Think about where the hearts of the disciples were. Jesus has predicted His suffering twice, and then they argued about greatness right after that, and now they want to call fire down from heaven because a city didn’t want to put them up on their journey. Wow. Well let’s keep reading in Luke 9.
"Now it happened as they journeyed on the road, that someone said to Him, “Lord, I will follow You wherever You go.” And Jesus said to him, “Foxes have holes and birds of the air have nests, but the Son of Man has nowhere to lay His head.” Then He said to another, “Follow Me.” But he said, “Lord, let me first go and bury my father.” Jesus said to him, “Let the dead bury their own dead, but you go and preach the kingdom of God.” And another also said, “Lord, I will follow You, but let me first go and bid them farewell who are at my house.” But Jesus said to him, “No one, having put his hand to the plow, and looking back, is fit for the kingdom of God.”"
(Luke 9:57–62 NKJV)
The Samaritans had rejected Jesus, and so they turn eastward and head down the normal road that all the others took when going to the feasts. Let’s take a look at our map again. So instead of taking this route through Samaria, they now head east and take the normal route on the border and then cross over the river at the fords of Jericho. It’s as they’re journeying on this road towards Jerusalem for the Jeast of Tabernacles that Jesus meets several individuals.
Now these guys Jesus interacts with on the road probably weren’t all just lined up one right after the other, they were probably spaced out. Think about it - a whole band of travelers is heading south and people are seeing them and Jesus along with them and they say “hey, we want to go with you! Hey everyone, we’ve found Jesus again! Let’s follow Him!”. Remember, He had been constantly moving - He was recently way up in Caesarea Phillippi, then He was back in Capernaum for a bit, and now He’s headed well south to Jerusalem again. He beckons each of the three that He meets to follow Him without reservation, but they give some sort of excuse as to why they can’t just drop everything and follow Him. But with each reply, Jesus is saying “you don’t understand what’s happening. This is your window right here. If you want to come along with me, you have to come right now. Don’t worry about your dead father or the people in your house.” The intensity and severity of these statements is not random. This is 6 months before the cross, and this is a specific window of invitation for discipleship. He’s really saying to people “come with me - you don’t understand the window of visitation that you have right now. If you want to participate in it, you have to drop everything. I’m not going to be here for that much longer.” Now we tend to read the Gospels so abstractly. This doesn’t apply to someone praying a prayer and putting their faith in Jesus today. It’s not like they can’t go to their dad’s funeral or anything. Of course they can, the context is very different. Jesus isn’t physically present right now. There is application, but the context of the words that Jesus spoke were totally different than today. Does that make sense?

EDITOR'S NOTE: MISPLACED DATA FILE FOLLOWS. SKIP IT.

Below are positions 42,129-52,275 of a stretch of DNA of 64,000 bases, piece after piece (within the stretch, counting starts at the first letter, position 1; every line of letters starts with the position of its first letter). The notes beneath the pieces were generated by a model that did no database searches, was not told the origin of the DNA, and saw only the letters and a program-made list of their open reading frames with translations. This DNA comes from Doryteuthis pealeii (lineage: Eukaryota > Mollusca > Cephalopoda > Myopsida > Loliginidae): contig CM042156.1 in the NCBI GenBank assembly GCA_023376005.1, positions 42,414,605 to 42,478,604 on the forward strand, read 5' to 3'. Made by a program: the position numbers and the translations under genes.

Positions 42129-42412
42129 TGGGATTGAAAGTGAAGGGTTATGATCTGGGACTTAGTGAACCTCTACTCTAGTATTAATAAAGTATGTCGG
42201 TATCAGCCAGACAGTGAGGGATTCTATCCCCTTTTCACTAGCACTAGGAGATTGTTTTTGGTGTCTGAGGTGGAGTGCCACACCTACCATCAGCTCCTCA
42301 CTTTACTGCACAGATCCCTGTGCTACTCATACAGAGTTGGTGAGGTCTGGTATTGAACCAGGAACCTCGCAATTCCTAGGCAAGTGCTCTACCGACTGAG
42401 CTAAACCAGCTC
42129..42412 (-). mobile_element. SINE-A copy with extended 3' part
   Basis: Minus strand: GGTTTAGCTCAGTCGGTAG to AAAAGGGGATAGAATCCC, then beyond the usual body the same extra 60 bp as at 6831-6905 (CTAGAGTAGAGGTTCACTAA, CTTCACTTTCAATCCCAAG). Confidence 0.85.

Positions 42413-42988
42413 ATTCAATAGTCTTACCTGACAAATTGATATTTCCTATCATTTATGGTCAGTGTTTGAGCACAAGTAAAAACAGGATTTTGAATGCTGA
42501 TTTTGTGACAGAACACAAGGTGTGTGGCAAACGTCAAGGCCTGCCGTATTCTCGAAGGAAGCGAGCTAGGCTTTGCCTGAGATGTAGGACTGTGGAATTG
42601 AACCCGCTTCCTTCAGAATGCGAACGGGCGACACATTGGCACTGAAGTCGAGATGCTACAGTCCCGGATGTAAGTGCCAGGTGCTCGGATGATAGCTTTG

At some point along the journey, perhaps at the border between Galilee and Samaria, Jesus sends out seventy of His disciples ahead of Him in pairs to the towns where He would be soon visiting. Let’s take a look at Luke 10 now:
"After this the Lord appointed seventy-two others and sent them on ahead of him, two by two, into every town and place where he himself was about to go. And he said to them, “The harvest is plentiful, but the laborers are few. Therefore pray earnestly to the Lord of the harvest to send out laborers into his harvest."
(Luke 10:1–3 ESV)
So it’s about 6 months before the cross, and Jesus is leaving Galilee after having been rejected by them. Their window had closed. And the window to bear the fruits of repentance was closing for the rest of Israel now too. Soon Jesus would be pinned on a crossbeam by the very ones He came to save. In the next episode we will pick up here and continue looking at Jesus’ journey southward. In the meantime, here are a couple of points for your meditation this week:
1) Put yourself in the place of one of Jesus’ brothers. How would you have been feeling when He came back to Capernaum after having been rejected by the crowds last time He was there? What sort of cynicism would you have towards Him and what doubts would be in your heart?
2) Ponder the conversation between James and John as they saw Jesus being rejected by the Samaritans. When did it come into their minds that the best course of action would be to call down fire on them? We laugh at their childish zeal, but I’m sure they were 100% serious.
If you’ve missed any of the other episodes in this series, you can find them all on my website - www.joshuahawkins.com/gospels. If these have been encouraging to you, be sure to share them with your friends on social media and tag them with the hash tag #gospels. God bless, I hope you come back next time!